Laurence Matthews of Feasta The Foundation for the Economics of Sustainability
The initials ‘CCS’ usually stand for Carbon Capture and Storage, which was discussed in a post here recently. However, I was with the team in Paris during COP21 promoting the Cap Global Carbon proposal (as described in John Jopling’s blog post here last year); the mechanism embodied in Cap Global Carbon is Cap & Share, and it occurred to us that the name ‘Carbon Cap & Share’ has the same initials, CCS. We wondered, are these two types of CCS complementary or antagonistic? Are they friends or enemies?
Let’s take a look.
The Paris Agreement was hugely symbolic. But if it remains only symbolic, then we’re in deep trouble. We need to implement it quickly, and then some. But it’s clear that cutting carbon emissions won’t happen fast enough. CCS (and for that matter geo-engineering) offer to help.
But there’s a defeatist sleight of hand in that previous paragraph. We may start by agreeing that we need to move fast, but then somehow we slide into accepting that we are unable to just decide to do this. So instead we turn to trying to fix things with technology. But are we really incapable of acting decisively? Are we really limited to moving at a slow, ‘politically feasible’ pace – or is this just a framing of the situation by vested interests?
On first encountering CCS, you might ask the following: prevention being better than cure, why dig up carbon only to re-bury it? If you’re confronted with a flooding bathroom, surely one of the first actions is to turn off the taps? Go for the root cause of the problem and shut it off. Otherwise, we’re into an ‘eating a spider to catch a fly’ series of escalating problems and side effects.
Although the recent post here on CCS stated that ‘a revolution in the global economy is needed’, CCS doesn’t offer one. With CCS, we’re still firmly in the ‘frame’ that takes digging up the fossil fuels for granted. Questioning the digging up falls outside the frame.
Cap & Share, on the other hand, does offer a revolution. Not the kind that overthrows capitalism perhaps, but one that does put capitalism at the service of humankind. We simply insist on the market operating within a set of rules we decide. It’s like our decision to abolish slavery: we said to the market, ‘these are the rules, slavery is out; now go and do your thing within those rules’.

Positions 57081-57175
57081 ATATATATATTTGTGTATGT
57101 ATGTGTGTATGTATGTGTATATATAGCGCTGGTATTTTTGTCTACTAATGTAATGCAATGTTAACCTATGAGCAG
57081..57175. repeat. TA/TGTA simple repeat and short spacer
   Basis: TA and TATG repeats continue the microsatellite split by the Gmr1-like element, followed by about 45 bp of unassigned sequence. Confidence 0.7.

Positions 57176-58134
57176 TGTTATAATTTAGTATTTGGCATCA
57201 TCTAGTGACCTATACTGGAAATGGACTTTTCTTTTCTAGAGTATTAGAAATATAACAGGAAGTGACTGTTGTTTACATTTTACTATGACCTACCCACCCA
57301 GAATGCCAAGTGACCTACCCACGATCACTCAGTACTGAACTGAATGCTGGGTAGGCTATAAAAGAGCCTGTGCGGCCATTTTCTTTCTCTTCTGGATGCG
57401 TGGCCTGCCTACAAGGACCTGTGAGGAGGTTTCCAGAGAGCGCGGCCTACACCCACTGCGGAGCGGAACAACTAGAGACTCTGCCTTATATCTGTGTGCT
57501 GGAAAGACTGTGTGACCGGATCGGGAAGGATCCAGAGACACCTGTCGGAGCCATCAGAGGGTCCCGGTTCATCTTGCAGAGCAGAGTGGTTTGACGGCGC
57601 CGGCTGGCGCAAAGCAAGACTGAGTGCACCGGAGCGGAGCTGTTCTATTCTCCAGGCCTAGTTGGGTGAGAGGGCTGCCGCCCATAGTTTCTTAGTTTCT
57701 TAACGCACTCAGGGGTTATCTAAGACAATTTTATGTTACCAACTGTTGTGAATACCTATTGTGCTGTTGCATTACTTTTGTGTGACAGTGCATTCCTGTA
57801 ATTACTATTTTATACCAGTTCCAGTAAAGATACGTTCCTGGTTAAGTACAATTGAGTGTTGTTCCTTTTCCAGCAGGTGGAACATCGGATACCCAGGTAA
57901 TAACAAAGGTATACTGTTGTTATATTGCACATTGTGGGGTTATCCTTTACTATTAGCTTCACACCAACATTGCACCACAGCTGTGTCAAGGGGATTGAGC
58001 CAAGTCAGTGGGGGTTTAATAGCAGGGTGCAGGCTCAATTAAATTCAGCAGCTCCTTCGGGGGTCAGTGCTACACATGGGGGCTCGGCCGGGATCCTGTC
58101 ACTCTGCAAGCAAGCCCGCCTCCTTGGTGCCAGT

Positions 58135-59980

With Cap & Share our ground rule is that the worldwide extraction of fossil fuels must be capped (limited to a certain amount, in accordance with the latest science, that reduces briskly each year towards zero). That’s the ‘Cap’, and we achieve it through an annual global auction of fossil fuel extraction permits. Then we share out the auction income to all adults (that’s the ‘Share’). This is essentially a global Cap & Dividend system (similar to the ‘Fee & Dividend’ idea, advocated by the Citizens’ Climate Lobby and others). Cap & Share replaces the need for emissions trading, national emissions limits, and indeed any scrutiny of emissions at all. Everything’s taken care of ‘upstream’, by turning off the taps.
So Cap & Share takes the root cause of most emissions – namely the extraction of fossil fuels – and tackles it head on; CCS simply tries to ‘cope with it’. CCS, like ge-oengineering, is a useful avenue to pursue (and surely, we’re going to need everything we’ve got), but all too often CCS will be used to give cover to those who want to maintain the ‘extraction is sacrosanct’ frame in place.
Where does all this leave us?
With the feeling, perhaps, that Cap & Share and CCS seem to be at odds. But no. Despite this, I would argue that we should see them as partners.
On the one hand, Cap & Share which tackles fossil fuel emissions, can be complemented by CCS, which can tackle the non-fossil CO2 emissions (steel and cement production, say). And conversely, Cap & Share delivers (among other things) a carbon price, which is needed for CCS.
So, do we need CCS? Probably; and CCS needs a carbon price. But are CCS and a carbon price sufficient? No. We need both partners. We need to get serious; to make the carbon price high enough to enforce an effective cap; we need a simple system to do this – and one that also addresses inequality would be good. In other words, we also need Carbon Cap & Share – the other CCS.